7 of the brightest stars you can see with the naked eye on Earth | Trending Viral hub

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Looking up at the night sky can fill you with wonder as you examine the tiny points of light. Some stars are more luminous than others due to their proximity to Earth, and the stars closest to Earth will appear the brightest.

In astronomy, brightness is measured in negatives. This means, the The higher the number, the dimmer the object.. For example, Earth’s moon has a magnitude of -12.6 and our Sun has a magnitude of -26.7. The most distant stars are not seen with the naked eye, but only with a space telescope such as the Hubble Space Telescope, with a magnitude greater than 30.

There are different types of magnitudes but those listed below are in apparent magnitude, or how bright a star or other object in the sky appears to someone observing from Earth. This type of magnitude is also called visual magnitude.

Here are the seven brightest and closest stars seen with the naked eye from Earth and their measurements.

1. Syrian

Sirius, the brightest star in the sky, is at the bottom of the image. (Credit: Erkki Makkonen/Shutterstock)

The brightest star in the sky is Sirius. Known as the North Star, Sirius is located in the constellation Canis Major or “Big Dog” and aligns with the right leg of the constellation Orion. Its name, which in Greek means sparkling, honors its luminosity.

Even the ancient Egyptians noticed the bright star and named it Sothis. Since the star rose a little before dawn, around the time the annual flooding of the Nile River began, they thought the star caused the flooding. For the ancient Romans, Sirius represented the hottest part of the year.

As the brightest star in the sky, Sirius has a visual magnitude of -1.46 and is 25.4 times brighter than the sun. He also has a much smaller companion named Sirius B.


Read more: Why is space so dark even though the universe is full of stars?


2. canopic

(Credit: PC Agenteefo/Shutterstock)

The star canope It is located in the Carina constellation, which is 310 light years from Earth. The Syrian philosopher Poseindonius used the star as a tool to calculate the size of our planet.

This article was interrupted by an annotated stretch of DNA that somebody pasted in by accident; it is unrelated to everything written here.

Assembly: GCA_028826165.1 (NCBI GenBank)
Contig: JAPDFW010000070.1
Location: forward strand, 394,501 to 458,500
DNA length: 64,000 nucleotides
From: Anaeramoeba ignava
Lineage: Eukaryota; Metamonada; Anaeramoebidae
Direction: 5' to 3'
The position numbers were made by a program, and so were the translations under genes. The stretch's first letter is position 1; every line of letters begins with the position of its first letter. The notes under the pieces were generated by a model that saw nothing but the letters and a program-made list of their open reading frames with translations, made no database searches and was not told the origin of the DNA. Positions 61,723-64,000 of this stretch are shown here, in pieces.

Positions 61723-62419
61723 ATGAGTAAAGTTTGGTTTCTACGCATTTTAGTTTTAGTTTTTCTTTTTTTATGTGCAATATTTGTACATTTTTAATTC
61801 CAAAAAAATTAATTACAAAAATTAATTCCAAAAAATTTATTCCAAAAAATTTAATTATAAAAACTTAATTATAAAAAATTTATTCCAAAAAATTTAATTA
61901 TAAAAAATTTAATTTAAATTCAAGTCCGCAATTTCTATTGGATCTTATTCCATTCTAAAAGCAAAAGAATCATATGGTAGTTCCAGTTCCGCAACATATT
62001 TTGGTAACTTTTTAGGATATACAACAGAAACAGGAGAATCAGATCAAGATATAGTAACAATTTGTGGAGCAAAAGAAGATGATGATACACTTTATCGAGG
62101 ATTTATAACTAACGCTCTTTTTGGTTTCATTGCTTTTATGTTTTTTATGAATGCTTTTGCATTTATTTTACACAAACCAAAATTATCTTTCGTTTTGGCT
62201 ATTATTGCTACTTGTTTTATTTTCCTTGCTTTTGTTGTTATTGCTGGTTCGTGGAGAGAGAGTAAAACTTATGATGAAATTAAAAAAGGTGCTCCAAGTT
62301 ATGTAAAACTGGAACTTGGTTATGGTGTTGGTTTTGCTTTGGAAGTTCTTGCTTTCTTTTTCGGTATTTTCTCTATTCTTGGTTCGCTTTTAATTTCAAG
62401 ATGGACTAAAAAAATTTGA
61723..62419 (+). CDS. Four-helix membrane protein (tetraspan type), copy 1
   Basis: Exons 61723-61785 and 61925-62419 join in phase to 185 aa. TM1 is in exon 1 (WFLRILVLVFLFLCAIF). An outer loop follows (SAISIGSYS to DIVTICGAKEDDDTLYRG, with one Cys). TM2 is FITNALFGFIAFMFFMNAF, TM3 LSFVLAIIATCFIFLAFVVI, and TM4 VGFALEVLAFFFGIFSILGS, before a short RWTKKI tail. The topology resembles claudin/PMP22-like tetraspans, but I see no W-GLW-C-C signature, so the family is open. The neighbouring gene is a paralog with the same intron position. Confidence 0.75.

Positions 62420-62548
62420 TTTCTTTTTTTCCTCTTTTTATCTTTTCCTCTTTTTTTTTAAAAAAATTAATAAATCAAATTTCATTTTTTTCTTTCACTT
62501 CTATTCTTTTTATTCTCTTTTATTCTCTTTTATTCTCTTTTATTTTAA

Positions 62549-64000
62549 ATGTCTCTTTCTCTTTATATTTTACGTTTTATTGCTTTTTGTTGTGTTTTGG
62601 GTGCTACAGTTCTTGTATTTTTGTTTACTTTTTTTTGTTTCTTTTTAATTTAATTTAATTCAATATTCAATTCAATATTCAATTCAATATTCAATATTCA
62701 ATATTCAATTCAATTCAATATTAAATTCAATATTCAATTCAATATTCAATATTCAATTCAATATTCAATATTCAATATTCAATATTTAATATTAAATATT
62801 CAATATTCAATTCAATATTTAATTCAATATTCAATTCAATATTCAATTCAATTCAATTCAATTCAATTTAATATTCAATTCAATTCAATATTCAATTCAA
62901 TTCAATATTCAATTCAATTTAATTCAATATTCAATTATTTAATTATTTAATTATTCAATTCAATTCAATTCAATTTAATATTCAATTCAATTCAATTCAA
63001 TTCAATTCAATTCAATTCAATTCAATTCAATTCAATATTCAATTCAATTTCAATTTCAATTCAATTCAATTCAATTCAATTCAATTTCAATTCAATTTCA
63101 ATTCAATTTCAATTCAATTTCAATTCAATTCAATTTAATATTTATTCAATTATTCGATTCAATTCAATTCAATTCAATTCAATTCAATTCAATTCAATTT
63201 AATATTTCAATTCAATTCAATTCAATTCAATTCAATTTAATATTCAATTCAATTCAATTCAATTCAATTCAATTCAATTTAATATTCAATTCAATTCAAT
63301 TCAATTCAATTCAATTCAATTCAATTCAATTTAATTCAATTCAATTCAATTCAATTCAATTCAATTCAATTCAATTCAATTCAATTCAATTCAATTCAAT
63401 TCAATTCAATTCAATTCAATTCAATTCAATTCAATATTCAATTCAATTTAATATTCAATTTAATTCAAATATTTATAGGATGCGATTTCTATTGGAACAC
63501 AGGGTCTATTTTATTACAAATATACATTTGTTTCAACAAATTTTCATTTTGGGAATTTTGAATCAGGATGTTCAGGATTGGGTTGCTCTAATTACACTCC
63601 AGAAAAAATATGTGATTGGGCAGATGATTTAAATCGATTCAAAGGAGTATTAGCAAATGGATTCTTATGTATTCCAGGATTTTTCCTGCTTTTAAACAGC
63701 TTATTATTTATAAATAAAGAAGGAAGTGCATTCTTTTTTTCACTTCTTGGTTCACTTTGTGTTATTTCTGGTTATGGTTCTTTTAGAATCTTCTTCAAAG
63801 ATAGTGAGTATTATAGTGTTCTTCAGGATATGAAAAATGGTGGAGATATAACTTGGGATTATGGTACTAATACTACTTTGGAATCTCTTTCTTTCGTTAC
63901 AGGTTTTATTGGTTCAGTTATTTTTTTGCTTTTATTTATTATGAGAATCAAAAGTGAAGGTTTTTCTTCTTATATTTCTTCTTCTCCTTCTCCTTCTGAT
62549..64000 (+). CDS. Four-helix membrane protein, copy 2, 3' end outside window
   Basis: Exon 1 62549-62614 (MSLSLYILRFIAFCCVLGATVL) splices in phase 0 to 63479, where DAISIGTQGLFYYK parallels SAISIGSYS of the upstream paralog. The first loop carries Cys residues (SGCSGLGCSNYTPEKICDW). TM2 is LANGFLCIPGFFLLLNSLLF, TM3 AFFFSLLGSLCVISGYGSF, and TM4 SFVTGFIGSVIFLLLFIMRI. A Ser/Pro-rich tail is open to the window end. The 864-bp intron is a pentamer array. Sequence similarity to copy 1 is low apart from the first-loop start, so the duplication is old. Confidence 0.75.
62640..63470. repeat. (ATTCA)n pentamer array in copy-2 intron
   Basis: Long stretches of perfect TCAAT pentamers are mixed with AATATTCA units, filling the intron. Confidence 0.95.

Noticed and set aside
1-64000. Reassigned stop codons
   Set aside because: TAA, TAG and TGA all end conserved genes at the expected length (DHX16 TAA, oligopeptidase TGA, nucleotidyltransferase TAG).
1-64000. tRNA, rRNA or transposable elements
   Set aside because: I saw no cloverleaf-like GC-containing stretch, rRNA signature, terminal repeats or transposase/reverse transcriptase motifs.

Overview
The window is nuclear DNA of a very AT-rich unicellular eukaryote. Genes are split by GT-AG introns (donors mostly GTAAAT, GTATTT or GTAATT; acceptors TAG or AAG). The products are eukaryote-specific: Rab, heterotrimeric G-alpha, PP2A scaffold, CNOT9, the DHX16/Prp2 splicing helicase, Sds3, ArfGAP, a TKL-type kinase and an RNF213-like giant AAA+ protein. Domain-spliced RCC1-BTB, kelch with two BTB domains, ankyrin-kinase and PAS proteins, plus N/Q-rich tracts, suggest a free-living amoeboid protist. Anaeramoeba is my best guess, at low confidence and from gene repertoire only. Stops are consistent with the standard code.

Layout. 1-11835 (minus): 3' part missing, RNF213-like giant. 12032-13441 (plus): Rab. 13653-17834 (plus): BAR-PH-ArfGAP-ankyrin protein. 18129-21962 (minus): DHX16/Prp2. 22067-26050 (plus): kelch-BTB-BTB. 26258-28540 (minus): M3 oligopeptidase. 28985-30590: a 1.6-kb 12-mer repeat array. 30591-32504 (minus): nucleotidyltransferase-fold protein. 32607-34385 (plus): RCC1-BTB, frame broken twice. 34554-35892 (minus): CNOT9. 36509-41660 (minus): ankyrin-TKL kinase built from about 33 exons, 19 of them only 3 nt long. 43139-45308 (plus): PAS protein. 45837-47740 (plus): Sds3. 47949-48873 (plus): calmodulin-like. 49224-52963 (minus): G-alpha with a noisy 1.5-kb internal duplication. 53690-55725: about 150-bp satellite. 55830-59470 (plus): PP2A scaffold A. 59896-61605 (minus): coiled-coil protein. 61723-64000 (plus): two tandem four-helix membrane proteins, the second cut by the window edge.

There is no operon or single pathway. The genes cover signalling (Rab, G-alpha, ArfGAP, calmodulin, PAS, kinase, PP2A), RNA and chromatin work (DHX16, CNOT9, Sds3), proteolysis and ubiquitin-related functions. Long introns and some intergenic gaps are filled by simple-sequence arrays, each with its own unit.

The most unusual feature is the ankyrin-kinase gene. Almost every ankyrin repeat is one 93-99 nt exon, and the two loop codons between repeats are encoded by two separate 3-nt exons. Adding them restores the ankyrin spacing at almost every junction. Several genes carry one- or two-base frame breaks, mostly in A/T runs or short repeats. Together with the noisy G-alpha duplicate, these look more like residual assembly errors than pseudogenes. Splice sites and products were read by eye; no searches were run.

It is the second brightest star in the sky with a visual magnitude of -0.74. Canopus is not seen in the northern latitudes of the United Statesmany travel south to see the twinkling star in the southern hemisphere.

3. Alpha Centauri

(Credit: Tragoolchitr Jittasaiyapan/Shutterstock)

Alpha Centauri It is a three star system around 25 billion miles from the earth. The brightest of the three stars, Alpha Centauri A, is like our Sun in size and brightness. The other two are Alpha Centauri B and the red dwarf Proxima Centauri. Together, the trio of stars constitute the third brightest star on Earth. The visual magnitude of the brightest star in Alpha Centauri is 0.0.

The system is located in the constellation Centaurus and is seen in the southern sky. The Alpha Centauri star system could have the potential to host life, and observatories like NASA’s Chandra Telescope have been observing it for years.


Read more: What happens when a star dies?


4. Arthur

Arcturus in the Boötes constellation. (Credit: M Andy/Shutterstock)

Arcturus It is the fourth brightest star in the Earth’s sky and is located in the Boötes constellation. Arcturus in Greek means “bear guard,” which is appropriate because it is located in line with the tail of the constellation Ursa Major, or great bear. The brightness of Arcturus reaches a visual magnitude of -0.05.

Orange in color, the star is visible to the naked eye. As a red giant, Arcturus is at the end of its life and will eventually transform into a planetary nebula.

5.Vega

(Credit: KorArka/Shutterstock)

Vega It is located in the constellation Lyra in the northern sky. The star is relatively close to our Sun, 25 light years away. Vega is part of the ‘Summer Triangle’ or the three bright stars of other constellations that form a triangle. Experts suspect that the star has a ring of dust around its circumference, like the Solar System’s icy Kuiper belt.

It is visible in the Northern Hemisphere at any time of year during part of the night, but is most prominent in the summer skies of the Northern Hemisphere. Deneb, Vega and Altair are the three stars that make up the triangle. Vega has a visual magnitude of 0.03.

6. Chapel

(Credit: Tragoolchitr Jittasaiyapan/Shutterstock)

cappella It appears yellow and is located in the northern hemisphere, in the constellation Auriga. The name Capella is Latin for goat and the star system is about 42.2 light years from Earth with a visual magnitude of 0.08.

On Earth, Capella looks like one star to the naked eye, but it is actually a four-star system. It consists of a pair of bright yellow giant binaries called Capella Aa and Capella Ab and another pair of red dwarfs called Capella H and Capella L.


Read more: Why are there no green stars?


7. Rigel

(Credit: PlanilAstro/Shutterstock)

Rigel is located in the constellation of Orion or the Hunter. The star is a blue-white supergiant located 870 light years from the Sun. Rigel in Arabic means “the left leg of the giant” and refers to its position as one of the legs of Orion.

Within Rigel there are three other stars. detected only by Earth’s giant telescopes. Is color blue It means it is hotter than the sun. Rigel is not as bright as the rest of these stars and has a visual magnitude of 0.12.


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